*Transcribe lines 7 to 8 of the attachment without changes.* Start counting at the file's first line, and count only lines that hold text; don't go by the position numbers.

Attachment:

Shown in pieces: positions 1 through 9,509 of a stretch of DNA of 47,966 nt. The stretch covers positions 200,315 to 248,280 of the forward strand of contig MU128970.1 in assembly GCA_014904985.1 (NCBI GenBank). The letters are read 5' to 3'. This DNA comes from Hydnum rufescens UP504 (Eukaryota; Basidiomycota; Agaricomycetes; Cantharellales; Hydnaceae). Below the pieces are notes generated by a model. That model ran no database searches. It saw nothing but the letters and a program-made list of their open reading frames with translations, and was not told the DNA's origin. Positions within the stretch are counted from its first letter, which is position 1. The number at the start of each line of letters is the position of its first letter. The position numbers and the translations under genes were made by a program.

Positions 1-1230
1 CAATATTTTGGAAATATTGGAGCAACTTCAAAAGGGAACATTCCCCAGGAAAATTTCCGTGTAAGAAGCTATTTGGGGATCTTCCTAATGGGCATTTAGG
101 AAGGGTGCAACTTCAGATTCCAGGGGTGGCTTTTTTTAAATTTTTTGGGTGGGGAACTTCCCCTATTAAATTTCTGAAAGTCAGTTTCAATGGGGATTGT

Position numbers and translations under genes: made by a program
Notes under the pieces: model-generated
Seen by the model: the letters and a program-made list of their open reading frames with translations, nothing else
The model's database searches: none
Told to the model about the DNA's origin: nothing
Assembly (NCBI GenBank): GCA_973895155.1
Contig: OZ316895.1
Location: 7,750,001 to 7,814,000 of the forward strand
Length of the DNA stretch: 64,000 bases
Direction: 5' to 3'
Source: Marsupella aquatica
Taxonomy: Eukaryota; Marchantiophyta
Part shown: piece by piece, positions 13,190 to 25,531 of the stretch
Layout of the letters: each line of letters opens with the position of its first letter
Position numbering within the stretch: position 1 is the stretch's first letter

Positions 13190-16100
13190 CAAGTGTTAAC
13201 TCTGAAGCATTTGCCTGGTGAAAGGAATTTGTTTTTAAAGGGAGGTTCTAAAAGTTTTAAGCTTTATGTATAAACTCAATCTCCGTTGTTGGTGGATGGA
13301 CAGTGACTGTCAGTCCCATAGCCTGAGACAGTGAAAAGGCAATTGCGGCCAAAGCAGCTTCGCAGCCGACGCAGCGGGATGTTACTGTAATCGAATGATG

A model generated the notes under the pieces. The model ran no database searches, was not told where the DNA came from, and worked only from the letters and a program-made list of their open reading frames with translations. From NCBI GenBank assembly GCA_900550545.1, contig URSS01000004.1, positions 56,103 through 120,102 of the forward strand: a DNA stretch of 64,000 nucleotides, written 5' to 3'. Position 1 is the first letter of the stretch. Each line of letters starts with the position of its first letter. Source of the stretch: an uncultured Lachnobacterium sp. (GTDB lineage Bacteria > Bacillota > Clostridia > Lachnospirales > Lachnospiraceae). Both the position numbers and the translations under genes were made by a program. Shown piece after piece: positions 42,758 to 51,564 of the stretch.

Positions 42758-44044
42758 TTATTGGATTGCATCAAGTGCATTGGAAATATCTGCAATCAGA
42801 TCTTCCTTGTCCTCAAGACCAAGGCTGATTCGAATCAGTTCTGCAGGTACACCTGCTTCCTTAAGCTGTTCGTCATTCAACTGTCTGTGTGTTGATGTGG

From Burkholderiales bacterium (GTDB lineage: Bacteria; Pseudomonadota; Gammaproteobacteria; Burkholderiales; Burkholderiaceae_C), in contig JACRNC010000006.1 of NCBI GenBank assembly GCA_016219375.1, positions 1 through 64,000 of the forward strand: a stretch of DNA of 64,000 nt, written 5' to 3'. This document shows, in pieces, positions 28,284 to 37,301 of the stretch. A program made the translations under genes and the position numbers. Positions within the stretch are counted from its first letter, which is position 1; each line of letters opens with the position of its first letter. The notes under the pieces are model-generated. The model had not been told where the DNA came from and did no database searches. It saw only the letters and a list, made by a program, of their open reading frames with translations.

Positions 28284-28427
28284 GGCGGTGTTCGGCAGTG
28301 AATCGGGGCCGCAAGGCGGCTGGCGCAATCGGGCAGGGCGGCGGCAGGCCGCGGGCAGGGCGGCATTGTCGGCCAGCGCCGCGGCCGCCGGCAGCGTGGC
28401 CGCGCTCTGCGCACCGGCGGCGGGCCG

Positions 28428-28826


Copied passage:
Seen by the model: the letters and a program-made list of their open reading frames with translations, nothing else
The model's database searches: none